Campground Host Jobs
What if there was a job that was dog friendly, rent free, and outdoors? What if the office had spectacular views like the peaks of the Tetons, the wild rivers of Yellowstone, the forests of the Adirondacks, or the desolate beaches of Washington? Great outdoor jobs like this exist for campground hosts.
Campground hosts, or workampers, manage campgrounds across the country. In exchange for a free site to pitch a tent or park an RV they perform small tasks – greet guests, answer questions, do routine maintenance, light cleaning, and possibly collect campground fees. It’s an easy job that anyone who enjoys traveling, living outdoors, and not paying a mortgage can do. Take note, too, that in Europe these are campsite courier jobs, which is a very different kind of title.
The nomadic life of a campground host is great for retirees, couples, and adventurous outdoors people. You may spend six weeks exploring Rocky Mountain National Park before heading to North Carolina’s Outer Banks. You can commit for a season or only for a few weeks, but you always get to move on to someplace that’s just as cool as the last.
Campground hosts need to be enthusiastic, outgoing, and friendly. They need to be highly visible in the campsite and make people feel welcomed. All sorts of people go camping, and you are guaranteed to meet a wide range of characters from all over the world who are full of questions. It’s your job to be the expert on everything. Once you’re settled in be sure to get out and explore the hiking, rafting, climbing, biking, fishing, and other local activities. This way you can make recommendations and point campers in the right direction.
The job requirements are different at every campground. Many sites will ask you to meet guests, give advice, field questions, clean campsites, sell firewood, maintain facilities, clean toilets, register campers, collect site fees, or give presentations. Campground hosts need to do all these things and more, like knock down cobwebs, with a smile on their face. They may also be expected to give bear warnings, tell loud campers to be quiet, or distribute maps. There is lots of responsibility, but plenty of time to play too.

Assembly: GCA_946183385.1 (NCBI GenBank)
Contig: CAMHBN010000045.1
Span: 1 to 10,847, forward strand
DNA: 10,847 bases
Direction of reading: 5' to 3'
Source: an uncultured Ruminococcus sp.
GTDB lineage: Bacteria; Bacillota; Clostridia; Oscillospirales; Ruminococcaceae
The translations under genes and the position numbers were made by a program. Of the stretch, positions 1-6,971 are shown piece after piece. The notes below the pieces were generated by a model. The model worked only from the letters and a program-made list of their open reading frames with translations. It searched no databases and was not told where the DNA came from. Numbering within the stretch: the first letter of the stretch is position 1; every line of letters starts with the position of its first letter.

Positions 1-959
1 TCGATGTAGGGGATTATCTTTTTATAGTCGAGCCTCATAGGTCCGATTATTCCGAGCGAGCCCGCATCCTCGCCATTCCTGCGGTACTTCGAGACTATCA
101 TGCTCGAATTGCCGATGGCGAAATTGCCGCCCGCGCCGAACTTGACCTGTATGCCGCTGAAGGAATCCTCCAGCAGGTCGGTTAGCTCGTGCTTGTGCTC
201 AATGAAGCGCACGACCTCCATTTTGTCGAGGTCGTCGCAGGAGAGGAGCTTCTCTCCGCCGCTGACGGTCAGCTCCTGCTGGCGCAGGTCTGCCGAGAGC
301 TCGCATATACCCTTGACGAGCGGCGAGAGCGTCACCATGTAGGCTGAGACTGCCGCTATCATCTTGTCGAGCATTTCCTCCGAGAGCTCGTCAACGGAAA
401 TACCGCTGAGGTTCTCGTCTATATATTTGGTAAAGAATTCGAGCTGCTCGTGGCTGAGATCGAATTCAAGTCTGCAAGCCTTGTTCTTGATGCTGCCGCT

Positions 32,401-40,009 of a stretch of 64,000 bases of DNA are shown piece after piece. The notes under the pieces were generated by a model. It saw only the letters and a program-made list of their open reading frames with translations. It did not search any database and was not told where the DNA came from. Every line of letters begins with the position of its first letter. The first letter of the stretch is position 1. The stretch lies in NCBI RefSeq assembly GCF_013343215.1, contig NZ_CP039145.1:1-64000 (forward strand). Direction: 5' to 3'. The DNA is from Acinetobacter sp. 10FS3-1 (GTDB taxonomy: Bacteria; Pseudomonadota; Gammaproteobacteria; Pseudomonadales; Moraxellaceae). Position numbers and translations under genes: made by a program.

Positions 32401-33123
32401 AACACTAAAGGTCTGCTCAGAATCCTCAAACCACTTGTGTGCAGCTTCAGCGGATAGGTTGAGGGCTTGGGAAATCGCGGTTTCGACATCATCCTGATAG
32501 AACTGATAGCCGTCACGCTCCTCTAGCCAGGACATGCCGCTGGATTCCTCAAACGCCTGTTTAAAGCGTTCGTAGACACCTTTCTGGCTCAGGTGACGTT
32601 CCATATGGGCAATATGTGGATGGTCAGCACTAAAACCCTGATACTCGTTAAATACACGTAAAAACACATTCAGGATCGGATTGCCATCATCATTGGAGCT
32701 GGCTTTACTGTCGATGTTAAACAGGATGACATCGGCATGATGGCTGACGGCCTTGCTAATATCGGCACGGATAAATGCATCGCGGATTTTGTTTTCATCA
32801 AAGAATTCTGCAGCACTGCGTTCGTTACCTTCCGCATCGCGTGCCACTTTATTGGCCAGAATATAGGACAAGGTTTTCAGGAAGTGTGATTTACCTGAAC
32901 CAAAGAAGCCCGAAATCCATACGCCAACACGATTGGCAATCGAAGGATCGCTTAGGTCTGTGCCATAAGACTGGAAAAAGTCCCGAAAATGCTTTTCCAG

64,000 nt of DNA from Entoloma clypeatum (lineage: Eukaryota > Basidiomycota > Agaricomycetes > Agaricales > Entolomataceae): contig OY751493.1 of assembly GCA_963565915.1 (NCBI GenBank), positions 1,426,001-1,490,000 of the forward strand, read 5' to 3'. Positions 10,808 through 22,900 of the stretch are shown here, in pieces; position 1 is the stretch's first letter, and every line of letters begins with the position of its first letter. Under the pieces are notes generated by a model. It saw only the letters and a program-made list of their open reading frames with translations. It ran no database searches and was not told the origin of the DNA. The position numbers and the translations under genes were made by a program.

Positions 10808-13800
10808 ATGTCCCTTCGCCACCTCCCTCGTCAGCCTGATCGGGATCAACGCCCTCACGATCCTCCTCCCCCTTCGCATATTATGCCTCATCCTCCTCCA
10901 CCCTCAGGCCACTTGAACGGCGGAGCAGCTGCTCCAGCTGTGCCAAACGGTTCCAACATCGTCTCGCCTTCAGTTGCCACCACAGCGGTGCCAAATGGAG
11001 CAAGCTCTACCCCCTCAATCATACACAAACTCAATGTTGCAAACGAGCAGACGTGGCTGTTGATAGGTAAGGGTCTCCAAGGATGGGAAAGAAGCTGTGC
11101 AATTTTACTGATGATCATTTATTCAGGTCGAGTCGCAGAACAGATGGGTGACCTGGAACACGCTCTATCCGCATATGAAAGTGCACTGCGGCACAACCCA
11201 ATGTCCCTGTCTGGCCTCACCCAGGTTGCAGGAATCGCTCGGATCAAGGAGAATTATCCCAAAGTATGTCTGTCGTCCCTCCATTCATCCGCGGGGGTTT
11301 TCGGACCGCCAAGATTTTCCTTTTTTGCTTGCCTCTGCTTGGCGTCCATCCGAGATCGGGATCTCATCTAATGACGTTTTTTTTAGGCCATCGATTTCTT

Every campsite is unique and there campsites are everywhere – private land, state land, federal land. Some may be nestled by a babbling brook, while another is an easy access interstate RV park. Be sure to research the campsite you want to work at. Dedicating a month of your life to working at a KOA near I-90 may not be what you planned.
Campground hosts can find jobs by contacting parks or RV campsites. Check with state and government groups like the National Park Service, Bureau of Land Management, or the US Forest Service. Also look into jobs with private companies like KOA, Recreation Resource Management or Aramark. These companies employ a large number of campground hosts across the country. Private companies are more likely to pay you for your services, while a government site will want volunteers.
Campground hosts live in some of the most scenic places in the world for free – of course they have to supply their own tent or RV and food. But some organizations pay you too – as much as $500 to $800 per month.
Living outdoors isn’t for everyone. If you want to spend a few weeks, a month, or even a summer hiking the Grand Canyon, wildlife watching in Denali, biking in Moab, shooting photos in Montana, fishing in Georgia, kayaking in Michigan, climbing in Yosemite, or just pondering nature then apply for a job as a campground host. It will make you one big happy camper. And bring your dog.
Quick Facts About Campground Host Jobs
Job Title: Campground Host, Workamper
Description: Greet guests, answer questions, perform routine maintenance and cleaning in exchange for a free campsite
Certifications/Education: No formal education required
Necessary Skills: Outgoing personality, friendly, knowledgeable
Potential Employers: Government or Privately owned campgrounds
Pay: Volunteer to $500 to $800 per month, Plus free place to camp